1 Department of Environmental Health Engineering, School of Health, Isfahan University of Medical Sciences, Isfahan, Iran

2 Environment Research Center, Research Institute for Primordial Prevention of Non-communicable disease, Isfahan University of Medical Sciences, Isfahan, Iran


In this study, the photocatalytic degradation of azo-dye acid orange 10 was investigated using titanium dioxide catalyst suspension, irradiation with ultraviolet-C lamp and bismuth vanadate under visible light of light-emitting diode lamp. Response surface methodology was successfully employed to optimize the treatment of acid orange 10 dye and assess the interactive terms of four factors. The characteristics of catalysts were determined by field emission scanning electron microscopes, X-ray diffraction and Fourier transform infrared spectroscopy. The optimum values of initial dye concentration, initial pH, irradiation time and catalyst dose were found 11.889 mg/L, 4.592, 12.87 min, and 0.178 g/100 mL for ultraviolet/titanium dioxide process, respectively, and 10.919 mg/L, 3.231, 320.26 min and 0.239 g/100 mL for visible/bismuth vanadate process, respectively. The removal efficiencies obtained for acid orange 10 were 100% and 36.93% after selecting the optimized operational parameters achieved for titanium dioxide and bismuth vanadate, respectively. The highest efficiency was achieved by the use of ultraviolet/titanium dioxide system, while a low acid orange 10 removal efficiency was obtained for the synthesized bismuth vanadate using the co-precipitation method. Thus, it seems necessary to increase the photocatalytic activity of bismuth vanadate in combination with titanium dioxide to remove acid orange 10 dye in subsequent studies.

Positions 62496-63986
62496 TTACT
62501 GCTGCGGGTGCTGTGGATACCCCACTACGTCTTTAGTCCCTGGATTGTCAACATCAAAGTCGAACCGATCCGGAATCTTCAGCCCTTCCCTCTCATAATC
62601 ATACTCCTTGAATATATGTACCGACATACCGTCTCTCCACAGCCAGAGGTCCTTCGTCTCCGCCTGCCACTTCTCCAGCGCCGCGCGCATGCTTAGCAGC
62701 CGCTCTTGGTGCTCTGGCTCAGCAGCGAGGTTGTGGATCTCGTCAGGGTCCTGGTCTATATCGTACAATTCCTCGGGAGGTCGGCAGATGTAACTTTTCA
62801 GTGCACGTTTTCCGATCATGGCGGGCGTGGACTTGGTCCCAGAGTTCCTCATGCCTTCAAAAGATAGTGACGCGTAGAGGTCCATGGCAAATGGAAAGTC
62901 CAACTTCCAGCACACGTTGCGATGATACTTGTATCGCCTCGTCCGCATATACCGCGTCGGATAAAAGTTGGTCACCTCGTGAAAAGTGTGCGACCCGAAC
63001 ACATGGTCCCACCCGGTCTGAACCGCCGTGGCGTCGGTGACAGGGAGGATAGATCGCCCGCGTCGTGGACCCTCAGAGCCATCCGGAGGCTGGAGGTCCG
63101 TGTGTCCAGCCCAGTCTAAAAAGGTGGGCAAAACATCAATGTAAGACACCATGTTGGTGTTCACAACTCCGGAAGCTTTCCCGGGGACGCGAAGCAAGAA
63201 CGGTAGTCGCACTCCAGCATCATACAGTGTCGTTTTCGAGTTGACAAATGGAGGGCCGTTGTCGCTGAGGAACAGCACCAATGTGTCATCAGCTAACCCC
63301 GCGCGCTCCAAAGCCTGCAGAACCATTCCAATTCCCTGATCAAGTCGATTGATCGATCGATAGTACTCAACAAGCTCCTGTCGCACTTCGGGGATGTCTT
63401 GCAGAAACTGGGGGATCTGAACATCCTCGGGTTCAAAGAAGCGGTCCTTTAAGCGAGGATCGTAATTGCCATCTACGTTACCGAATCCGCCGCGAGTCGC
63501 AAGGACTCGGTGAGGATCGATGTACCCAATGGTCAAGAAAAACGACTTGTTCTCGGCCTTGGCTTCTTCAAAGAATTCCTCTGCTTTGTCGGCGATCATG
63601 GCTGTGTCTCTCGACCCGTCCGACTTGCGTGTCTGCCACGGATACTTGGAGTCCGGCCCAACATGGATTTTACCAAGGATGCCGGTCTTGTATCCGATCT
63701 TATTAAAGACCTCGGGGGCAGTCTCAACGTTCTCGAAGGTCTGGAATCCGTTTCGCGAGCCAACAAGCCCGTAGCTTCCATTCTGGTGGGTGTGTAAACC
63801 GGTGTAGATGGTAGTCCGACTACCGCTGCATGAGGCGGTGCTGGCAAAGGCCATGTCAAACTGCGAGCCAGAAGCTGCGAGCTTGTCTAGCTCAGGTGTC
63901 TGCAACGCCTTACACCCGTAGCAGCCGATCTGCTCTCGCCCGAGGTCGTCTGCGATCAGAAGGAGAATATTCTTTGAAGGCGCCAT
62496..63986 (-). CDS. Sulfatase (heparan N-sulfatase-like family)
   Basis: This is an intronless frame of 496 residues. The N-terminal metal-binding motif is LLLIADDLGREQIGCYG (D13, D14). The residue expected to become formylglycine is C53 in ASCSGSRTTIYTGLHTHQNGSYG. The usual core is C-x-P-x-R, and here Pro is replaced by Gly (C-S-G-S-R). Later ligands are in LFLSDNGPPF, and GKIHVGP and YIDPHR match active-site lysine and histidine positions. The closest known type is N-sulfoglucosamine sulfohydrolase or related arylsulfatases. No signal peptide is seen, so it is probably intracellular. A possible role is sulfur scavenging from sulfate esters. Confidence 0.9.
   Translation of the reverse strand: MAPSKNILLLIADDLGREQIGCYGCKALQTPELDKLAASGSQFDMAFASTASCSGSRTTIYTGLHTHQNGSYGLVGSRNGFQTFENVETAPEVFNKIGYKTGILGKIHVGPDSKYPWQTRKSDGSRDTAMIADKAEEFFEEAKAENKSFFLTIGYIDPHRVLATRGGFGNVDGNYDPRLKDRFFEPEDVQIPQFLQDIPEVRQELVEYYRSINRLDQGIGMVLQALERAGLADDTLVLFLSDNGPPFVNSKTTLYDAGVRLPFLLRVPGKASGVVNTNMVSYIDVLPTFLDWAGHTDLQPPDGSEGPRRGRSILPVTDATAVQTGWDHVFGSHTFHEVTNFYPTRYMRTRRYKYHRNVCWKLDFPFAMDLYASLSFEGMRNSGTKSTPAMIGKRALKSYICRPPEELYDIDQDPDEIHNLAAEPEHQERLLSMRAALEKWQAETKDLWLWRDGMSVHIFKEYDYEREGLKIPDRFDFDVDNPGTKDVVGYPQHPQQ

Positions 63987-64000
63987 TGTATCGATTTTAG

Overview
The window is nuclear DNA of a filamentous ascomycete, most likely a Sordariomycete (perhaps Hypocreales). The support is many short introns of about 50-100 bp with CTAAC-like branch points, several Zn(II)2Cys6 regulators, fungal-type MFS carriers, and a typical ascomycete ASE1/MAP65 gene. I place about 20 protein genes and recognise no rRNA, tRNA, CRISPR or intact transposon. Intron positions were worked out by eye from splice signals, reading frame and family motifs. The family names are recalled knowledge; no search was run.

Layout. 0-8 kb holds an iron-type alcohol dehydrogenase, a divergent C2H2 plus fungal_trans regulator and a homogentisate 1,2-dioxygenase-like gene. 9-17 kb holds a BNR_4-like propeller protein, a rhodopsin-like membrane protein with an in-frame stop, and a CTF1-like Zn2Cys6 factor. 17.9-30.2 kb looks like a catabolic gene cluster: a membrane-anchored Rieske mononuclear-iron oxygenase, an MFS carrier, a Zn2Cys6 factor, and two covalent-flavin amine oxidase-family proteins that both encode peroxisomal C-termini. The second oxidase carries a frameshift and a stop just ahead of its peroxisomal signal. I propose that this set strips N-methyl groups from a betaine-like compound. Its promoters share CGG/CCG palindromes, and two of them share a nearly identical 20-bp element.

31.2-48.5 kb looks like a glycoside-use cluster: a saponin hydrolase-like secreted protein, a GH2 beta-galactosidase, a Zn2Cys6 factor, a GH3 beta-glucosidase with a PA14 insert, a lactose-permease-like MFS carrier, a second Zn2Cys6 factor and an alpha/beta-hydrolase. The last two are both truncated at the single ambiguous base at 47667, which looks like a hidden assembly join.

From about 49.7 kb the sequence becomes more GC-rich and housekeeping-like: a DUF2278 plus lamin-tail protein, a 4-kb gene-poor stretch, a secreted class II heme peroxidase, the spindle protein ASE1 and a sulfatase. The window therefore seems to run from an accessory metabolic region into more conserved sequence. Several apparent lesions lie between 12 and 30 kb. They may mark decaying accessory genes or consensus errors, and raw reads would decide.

Graphical Abstract

Photodegradation process for the removal of acid orange 10 using titanium dioxide and bismuth vanadate from aqueous solution


  • Acid orange10 degradation was modeled using UV/TiO2 and UV–vis/BiVO4 processes
  • The total dye was removed from the aqueous solution by UV/TiO2 system
  • The synthesis of BiVO4 by co-precipitation method showed a small amount of dye removal
  • The degradation of AO10 is not very sensitive to the initial pH for both nanoparticles, especially TiO2.


Letters to Editor

GJESM Journal welcomes letters to the editor for the post-publication discussions and corrections which allows debate post publication on its site, through the Letters to Editor. Letters pertaining to manuscript published in GJESM should be sent to the editorial office of GJESM within three months of either online publication or before printed publication, except for critiques of original research. Following points are to be considering before sending the letters (comments) to the editor.

[1] Letters that include statements of statistics, facts, research, or theories should include appropriate references, although more than three are discouraged.
[2] Letters that are personal attacks on an author rather than thoughtful criticism of the author’s ideas will not be considered for publication.
[3] Letters can be no more than 300 words in length.
[4] Letter writers should include a statement at the beginning of the letter stating that it is being submitted either for publication or not.
[5] Anonymous letters will not be considered.
[6] Letter writers must include their city and state of residence or work.
[7] Letters will be edited for clarity and length.